On July 2, 1921, David Sarnoff changed the sports world. Sarnoff got his bosses at the Radio Corporation of America or RCA to invest $15,000 and broadcast a heavyweight championship boxing match between Jack Dempsey and Georges Carpentier because Sarnoff felt that Dempsey and Carpentier could sell radiolas. It was an effort to get the boxing match on radio because Sarnoff had to virtually build a radio station, WJY, for a one-time only purpose at the 80,000 seat temporary boxing venue in New Jersey. It was a demonstration on how boxing and sports would work on radio. KDKA in Pittsburgh would become Sarnoff’s partner in the venture. It came out of a thought by a Madison Square Garden employee Julius Hopp who suggested that it might be something worthwhile. The radio audience consisted of people who had receiving capability in a 200 mile radius around Jersey City where the fight took place and that included some movie theaters. In the end, the promotion worked for Sarnoff and RCA, people would buy receivers if there was worthwhile programming. Sarnoff would start NBC radio in 1926 and was a television pioneer getting games on TV by 1939.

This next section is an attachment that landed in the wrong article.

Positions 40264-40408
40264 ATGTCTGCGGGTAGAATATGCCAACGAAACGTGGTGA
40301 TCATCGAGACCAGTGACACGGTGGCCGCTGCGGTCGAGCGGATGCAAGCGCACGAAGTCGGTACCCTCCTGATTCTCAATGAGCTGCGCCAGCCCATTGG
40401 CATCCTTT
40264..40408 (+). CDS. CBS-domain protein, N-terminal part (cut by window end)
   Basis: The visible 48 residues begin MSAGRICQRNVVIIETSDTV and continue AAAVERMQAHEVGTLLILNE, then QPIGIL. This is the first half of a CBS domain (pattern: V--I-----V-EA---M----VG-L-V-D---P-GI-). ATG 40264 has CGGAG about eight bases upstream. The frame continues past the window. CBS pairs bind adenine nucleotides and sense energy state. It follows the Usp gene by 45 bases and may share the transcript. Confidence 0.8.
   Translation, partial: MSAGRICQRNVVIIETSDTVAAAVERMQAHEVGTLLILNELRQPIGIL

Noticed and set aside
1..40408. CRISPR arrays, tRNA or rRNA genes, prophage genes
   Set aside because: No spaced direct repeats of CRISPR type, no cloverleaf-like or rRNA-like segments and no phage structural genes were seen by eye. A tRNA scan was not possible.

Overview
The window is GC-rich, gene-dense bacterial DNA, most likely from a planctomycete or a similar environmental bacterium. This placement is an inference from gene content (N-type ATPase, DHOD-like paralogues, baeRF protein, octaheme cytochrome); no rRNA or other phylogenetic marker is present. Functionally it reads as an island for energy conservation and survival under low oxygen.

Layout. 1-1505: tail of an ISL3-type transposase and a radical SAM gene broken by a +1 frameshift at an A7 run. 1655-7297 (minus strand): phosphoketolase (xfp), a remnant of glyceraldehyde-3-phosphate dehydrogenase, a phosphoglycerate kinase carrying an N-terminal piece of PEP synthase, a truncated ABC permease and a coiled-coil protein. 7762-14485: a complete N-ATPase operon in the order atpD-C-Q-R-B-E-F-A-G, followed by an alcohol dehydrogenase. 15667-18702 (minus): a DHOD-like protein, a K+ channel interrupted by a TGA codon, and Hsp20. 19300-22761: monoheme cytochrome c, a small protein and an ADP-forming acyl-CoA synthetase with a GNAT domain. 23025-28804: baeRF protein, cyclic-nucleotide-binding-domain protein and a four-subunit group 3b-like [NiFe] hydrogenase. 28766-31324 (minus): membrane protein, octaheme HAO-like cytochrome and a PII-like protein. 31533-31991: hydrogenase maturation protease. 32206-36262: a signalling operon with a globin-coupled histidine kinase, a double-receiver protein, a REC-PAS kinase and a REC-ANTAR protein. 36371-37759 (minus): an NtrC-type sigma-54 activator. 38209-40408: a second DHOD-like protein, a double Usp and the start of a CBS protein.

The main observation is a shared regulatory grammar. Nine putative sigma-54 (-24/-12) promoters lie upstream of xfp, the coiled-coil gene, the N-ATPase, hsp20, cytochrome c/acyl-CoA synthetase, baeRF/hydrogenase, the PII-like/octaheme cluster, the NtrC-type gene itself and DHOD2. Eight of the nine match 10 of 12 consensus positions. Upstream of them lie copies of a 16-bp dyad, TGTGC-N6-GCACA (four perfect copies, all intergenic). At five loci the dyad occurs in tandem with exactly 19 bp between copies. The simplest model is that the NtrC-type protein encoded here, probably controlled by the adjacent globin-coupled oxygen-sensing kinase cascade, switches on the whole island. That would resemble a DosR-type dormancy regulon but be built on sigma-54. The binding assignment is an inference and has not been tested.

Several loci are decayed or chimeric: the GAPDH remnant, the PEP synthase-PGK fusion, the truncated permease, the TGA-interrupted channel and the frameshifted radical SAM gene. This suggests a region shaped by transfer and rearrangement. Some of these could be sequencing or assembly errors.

Sarnoff’s initiative isn’t that much different from Jeff Bezos going after the NFL or tennis tournaments in the United Kingdom for his Amazon streaming service. Nor is it much different from Facebook and Twitter going after sports programming. In Cincinnati, Powell Crosley was a radio designer and would have two radio stations, one that was sports heavy in programming. Crosley knew he needed programming and purchased the Cincinnati Reds and placed games on his radio stations. G. A. Richards, a radio station owner in Detroit, bought the Portsmouth, Ohio NFL team in 1933 and placed his relocated Detroit Lions on his station. Sports sold radios.